It comes as the city’s chief executive, Ann Doherty, expressed her disappointment at the “tenor of documents, press releases and public statements from Cork County Council” following publication of the Mackinnon review just over a week ago.
“They have levelled inaccuracies and accusations at Cork City Council that are unfounded,” she said.
She said these issues have been noted and she will raise them in the “appropriate fora”.
Ms Doherty made her comments in a briefing to councillors during a private council meeting on the findings of the Mackinnon advisory group in relation to local government arrangements.
The Mackinnon review rejected the findings of the 2015 Smiddy group, which was split three-to two in favour of a super-council for Cork, to recommend instead an extension of the city boundary to include Ballincollig, Blarney, Glanmire, Carrigtwohill, and areas around Cork Airport.
The exact boundary extension has yet to be defined but it will result in the loss to the county of a massive revenue base.
The Mackinnon group recommended the city pay the county €40m in annual compensation for 10 years, to be reviewed at that point.
The county council has rejected the findings, and warned they could result in a massive reduction in funding and threaten service delivery.
However, Ms Doherty told city councillors that of the four reports on Cork’s local government arrangements published since the process started over two and a half years ago, three have recommended a boundary extension.
“The repeated failure to extend the city boundary over the past three decades has had profound consequences for economic development, housing, and quality of life in the region,” she said.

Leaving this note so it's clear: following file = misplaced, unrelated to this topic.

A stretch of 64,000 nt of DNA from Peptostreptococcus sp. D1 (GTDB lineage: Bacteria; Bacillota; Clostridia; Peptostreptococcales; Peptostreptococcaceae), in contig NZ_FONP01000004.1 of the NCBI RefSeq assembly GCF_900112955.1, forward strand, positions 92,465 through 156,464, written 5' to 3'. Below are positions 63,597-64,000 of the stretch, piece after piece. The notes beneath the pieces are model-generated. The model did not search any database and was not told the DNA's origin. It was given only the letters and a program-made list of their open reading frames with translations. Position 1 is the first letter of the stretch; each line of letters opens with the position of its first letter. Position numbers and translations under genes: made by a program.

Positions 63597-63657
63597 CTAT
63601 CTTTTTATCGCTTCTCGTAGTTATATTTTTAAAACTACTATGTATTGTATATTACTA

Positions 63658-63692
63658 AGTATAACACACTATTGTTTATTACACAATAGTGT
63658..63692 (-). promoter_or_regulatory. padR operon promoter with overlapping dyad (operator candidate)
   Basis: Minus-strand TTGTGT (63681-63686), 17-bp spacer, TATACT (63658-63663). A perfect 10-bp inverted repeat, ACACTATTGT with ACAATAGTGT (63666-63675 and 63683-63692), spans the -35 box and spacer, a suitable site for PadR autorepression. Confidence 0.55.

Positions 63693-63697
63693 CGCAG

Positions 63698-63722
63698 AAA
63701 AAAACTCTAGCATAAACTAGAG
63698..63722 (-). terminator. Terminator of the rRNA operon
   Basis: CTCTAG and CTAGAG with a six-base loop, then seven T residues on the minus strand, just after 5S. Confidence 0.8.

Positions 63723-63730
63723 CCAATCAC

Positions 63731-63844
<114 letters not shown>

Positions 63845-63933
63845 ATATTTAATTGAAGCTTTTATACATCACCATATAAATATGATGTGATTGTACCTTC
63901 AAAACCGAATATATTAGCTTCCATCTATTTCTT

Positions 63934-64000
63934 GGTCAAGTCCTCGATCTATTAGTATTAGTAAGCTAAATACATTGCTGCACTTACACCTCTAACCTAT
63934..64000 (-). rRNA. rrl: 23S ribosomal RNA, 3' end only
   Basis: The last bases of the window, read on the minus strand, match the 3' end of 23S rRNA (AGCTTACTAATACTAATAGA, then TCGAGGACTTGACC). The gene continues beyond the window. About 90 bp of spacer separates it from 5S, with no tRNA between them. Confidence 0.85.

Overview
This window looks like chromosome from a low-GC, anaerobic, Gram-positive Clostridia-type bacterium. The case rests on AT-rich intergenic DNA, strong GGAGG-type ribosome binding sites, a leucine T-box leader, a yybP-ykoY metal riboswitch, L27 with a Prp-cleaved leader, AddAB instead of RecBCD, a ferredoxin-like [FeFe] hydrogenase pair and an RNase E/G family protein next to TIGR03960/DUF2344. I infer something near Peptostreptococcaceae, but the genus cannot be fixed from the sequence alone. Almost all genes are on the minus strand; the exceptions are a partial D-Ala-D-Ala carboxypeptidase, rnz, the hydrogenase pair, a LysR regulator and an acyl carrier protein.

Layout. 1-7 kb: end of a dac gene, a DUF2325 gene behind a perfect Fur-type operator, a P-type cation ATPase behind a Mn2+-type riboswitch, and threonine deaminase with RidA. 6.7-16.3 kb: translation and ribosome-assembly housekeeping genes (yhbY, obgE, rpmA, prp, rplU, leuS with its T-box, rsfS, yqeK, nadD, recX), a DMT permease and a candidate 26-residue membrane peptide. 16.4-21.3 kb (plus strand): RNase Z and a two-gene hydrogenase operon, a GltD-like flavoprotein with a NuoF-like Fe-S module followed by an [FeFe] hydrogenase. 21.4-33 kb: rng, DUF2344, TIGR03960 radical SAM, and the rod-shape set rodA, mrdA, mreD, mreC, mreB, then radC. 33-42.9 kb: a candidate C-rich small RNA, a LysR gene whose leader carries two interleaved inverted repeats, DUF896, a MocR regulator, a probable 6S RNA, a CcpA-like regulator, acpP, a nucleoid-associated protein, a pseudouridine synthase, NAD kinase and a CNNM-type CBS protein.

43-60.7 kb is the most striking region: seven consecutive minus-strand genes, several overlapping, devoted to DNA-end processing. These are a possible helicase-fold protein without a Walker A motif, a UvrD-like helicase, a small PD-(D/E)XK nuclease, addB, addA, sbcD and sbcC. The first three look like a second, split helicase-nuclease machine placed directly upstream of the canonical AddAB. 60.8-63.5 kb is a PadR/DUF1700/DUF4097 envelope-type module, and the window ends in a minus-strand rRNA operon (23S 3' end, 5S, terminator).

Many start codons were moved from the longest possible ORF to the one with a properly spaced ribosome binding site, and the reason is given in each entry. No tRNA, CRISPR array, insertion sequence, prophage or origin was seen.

“Failure, to demonstrate the vision and capability to implement Mackinnon, is not an option.”
She said it was “gratifying” to see Mackinnon highlighting the need for a unified voice for Cork as opposed to the “flawed concept of a single voice for Cork”.
She also said it is vital that elected members and executives of both councils concentrate their energies to support the implementation of a reform agenda that will help to drive growth and development of the entire southern region.
She said the Mackinnon report should be considered by Cabinet and adopted as government policy quickly if the recommendations are to be implemented by the 2019 local elections.
“Failure to meet the target date will be harmful to bringing about the reforms that are identified as being necessary now for Cork City to play its role as the State’s second city and drive growth in the region,” she said.
The new lord mayor, Tony Fitzgerald, said he will continue to press the case for a boundary extension.
“Relegating the city to a status below that of a former town council would have been a catastrophe,” he said. “The right decisions now, hard as they may be, will copper-fasten a healthy and sustainable future for Cork. This is right, not just for Cork, but for Ireland.”